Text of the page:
Symptoms You Should Never Ignore – Head

5/20: Constant Headaches

Don’t Worry:

A headache is chronic if it occurs more than 15 days a month, for a minimum of three months—but it doesn’t take that long for them to become, well, a headache. Common triggers are dehydration, sleep deprivation, vision problems, sinus congestion, poor posture while working at a desk and hangovers—all of which have straightforward solutions.

Do Worry:

If you’ve ruled out all of the above, it’s worth a call to your doctor for more investigation, especially if you find yourself taking over-the-counter pain relievers more than twice a week. Ultimately, you may not discover the cause—this is true for many people who suffer from headaches—but medication, dietary changes and certain supplements can help.Also, your health care provider should examine you for signs of stroke, cancer or brain injury, such as weakness on one side, unequal pupil sizes, and cognitive changes like confusion or memory loss.

6/30: Ringing in Your Ears

Don’t Worry:

I have this.. it’s called tinnitus and it’s mainly just annoying.

What is it? Is that high-pitched droning, buzzing or whooshing sound coming from inside your own head? Tinnitus is surprisingly common—43 per cent of Canadians have experienced it at some point. It most often lasts a few minutes, hours or days, but sometimes it lasts forever. The most common cause is hearing loss, whether temporary—from a loud noise, for example—or permanent, as with aging (three-quarters of people over 70 have hearing loss to some degree).Although it’s not a medical emergency, tinnitus can affect quality of life in the long term—Ludwig van Beethoven had it so bad in his 30s, he contemplated suicide. “It’s not a very well understood phenomenon,” says Dr. Vance Tran, a family physician in Pickering, Ont., “but we think it has something to do with how we experience transmissions from a damaged auditory nervous system as sound.”Have your primary care provider look inside your ears, as tinnitus can sometimes be caused by an obstruction, like earwax buildup. If the cause is age-related hearing loss, the good news is that it can be treated with a hearing aid.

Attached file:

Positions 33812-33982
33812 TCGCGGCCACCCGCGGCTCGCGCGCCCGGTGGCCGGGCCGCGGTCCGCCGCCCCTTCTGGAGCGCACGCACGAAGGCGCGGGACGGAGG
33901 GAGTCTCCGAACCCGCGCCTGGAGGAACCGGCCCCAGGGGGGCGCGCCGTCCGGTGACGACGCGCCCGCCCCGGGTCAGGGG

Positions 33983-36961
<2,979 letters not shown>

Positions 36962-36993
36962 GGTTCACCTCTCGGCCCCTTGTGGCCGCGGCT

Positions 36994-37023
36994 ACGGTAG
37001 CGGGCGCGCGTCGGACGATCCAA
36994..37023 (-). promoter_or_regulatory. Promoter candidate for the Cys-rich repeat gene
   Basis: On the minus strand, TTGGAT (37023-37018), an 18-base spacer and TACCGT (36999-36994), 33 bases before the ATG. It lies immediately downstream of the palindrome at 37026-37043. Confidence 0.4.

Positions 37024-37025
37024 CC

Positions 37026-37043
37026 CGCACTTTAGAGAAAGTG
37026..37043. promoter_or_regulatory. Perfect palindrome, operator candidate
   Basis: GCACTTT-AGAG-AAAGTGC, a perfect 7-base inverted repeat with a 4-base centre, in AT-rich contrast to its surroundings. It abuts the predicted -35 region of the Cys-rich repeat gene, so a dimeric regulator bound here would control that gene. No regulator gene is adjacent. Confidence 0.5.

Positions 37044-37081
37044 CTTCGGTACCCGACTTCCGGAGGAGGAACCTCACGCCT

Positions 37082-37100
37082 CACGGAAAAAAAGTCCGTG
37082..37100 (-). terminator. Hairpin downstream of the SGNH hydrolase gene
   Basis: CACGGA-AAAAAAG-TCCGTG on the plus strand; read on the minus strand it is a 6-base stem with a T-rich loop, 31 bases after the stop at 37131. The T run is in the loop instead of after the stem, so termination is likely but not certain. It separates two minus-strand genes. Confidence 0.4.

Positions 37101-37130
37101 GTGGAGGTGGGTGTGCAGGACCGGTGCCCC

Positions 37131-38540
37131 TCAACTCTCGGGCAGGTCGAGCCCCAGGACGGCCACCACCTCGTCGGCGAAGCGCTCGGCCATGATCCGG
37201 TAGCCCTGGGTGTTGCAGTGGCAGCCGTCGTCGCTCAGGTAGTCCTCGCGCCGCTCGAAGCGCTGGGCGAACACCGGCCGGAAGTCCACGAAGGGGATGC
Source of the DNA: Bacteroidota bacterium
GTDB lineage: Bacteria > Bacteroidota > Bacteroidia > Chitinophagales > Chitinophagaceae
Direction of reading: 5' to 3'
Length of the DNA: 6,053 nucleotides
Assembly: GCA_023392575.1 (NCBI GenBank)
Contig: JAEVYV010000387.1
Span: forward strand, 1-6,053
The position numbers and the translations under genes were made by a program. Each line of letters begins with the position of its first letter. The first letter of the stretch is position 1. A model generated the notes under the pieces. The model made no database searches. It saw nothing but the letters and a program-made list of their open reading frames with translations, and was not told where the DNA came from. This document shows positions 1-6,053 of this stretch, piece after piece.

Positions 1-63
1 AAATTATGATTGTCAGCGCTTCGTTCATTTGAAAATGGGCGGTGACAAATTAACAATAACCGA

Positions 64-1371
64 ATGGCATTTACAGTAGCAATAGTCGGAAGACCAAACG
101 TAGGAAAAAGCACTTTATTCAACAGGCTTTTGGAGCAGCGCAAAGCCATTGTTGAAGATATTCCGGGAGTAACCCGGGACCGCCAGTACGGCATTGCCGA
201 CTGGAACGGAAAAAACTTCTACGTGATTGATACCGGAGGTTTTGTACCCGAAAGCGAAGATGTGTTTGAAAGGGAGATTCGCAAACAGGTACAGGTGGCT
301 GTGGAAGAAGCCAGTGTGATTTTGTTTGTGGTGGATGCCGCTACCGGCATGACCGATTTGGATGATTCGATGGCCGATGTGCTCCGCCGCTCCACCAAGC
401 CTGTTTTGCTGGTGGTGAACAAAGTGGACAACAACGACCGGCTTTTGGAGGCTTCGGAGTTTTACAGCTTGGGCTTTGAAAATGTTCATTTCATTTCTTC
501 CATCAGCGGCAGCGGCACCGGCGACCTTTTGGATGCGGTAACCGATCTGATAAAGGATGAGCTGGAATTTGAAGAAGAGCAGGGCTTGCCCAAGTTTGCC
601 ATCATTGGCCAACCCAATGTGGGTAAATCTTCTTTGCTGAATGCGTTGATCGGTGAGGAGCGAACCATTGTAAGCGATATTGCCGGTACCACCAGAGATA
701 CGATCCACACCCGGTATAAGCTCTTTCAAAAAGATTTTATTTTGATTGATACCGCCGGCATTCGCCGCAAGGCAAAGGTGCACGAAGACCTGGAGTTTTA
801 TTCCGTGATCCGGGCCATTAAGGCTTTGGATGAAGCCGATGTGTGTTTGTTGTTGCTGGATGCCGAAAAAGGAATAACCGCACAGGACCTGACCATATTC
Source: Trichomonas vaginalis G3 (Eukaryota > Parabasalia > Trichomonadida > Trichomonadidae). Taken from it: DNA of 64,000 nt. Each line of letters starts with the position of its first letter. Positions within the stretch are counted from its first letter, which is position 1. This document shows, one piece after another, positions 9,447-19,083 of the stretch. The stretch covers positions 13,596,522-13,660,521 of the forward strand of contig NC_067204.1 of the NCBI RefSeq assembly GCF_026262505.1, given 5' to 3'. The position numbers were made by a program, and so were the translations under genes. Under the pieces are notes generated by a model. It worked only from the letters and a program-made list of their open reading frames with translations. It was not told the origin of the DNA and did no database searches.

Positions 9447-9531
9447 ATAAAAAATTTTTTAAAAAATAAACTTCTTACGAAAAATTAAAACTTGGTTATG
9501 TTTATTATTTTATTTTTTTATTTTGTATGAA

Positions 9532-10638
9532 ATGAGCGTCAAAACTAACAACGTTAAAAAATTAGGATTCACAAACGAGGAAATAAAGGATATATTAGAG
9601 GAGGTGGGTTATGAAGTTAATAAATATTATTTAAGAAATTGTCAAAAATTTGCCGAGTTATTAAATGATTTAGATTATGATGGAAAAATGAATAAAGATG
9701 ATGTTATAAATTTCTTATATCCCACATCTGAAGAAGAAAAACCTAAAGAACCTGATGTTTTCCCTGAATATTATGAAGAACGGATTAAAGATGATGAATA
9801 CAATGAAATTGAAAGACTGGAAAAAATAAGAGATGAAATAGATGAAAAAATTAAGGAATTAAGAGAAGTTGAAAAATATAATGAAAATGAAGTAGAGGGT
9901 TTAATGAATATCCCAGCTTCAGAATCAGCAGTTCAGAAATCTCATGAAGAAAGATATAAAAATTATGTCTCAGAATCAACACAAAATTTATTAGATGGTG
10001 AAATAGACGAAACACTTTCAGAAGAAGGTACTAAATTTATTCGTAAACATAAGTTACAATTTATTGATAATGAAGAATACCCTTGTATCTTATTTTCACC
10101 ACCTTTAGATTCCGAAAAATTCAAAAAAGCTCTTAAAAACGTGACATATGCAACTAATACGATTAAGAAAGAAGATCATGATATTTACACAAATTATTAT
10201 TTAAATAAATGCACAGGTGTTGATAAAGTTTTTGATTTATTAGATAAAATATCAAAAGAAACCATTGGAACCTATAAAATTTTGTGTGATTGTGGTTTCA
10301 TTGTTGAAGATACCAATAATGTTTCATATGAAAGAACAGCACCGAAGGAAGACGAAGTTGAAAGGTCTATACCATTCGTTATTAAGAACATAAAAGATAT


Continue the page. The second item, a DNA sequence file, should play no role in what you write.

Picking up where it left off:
Do Worry:

If the noise is rhythmic or pulsing, see your doctor right away. That can be a sign of narrowing in the carotid artery near your temple, which puts you at risk for stroke. Surgery may be needed to clear any blockages.

7/20: Ache in Your Ear

Don’t Worry:

As any new parent can tell you, ear infections are the bane of early childhood. But an earache in an adult warrants closer investigation, since run-of-the-mill infections are less common. In fact, the culprit may not even be in your ears at all. Temporomandibular joint (TMJ) disorder, which causes inflammation or dislocation in the jaw joint, is often called a “great impostor” for the way it can mimic other health conditions—and more than 70 per cent of people who suffer from it report ear symptoms, according to one 2019 Swedish study. If you have pain in one or both ears but don’t have a fever, discharge or other signs of infection, see a dentist and ask them to check for signs of tooth wear or any popping or clicking in your jaw. A mouth guard, Botox injections to relax the jaw muscles, or physiotherapy may help.

Do Worry:

More rarely, a complication from shingles called Ramsay Hunt syndrome can affect the facial nerve near one ear, causing painful blisters inside the ear canal, hearing loss and even facial paralysis. It’s diagnosed from a characteristic red rash on the affected side of the face, and treated with antiviral medications.


Based on an article in Reader’s Digest byAnna-Kaisa Walker

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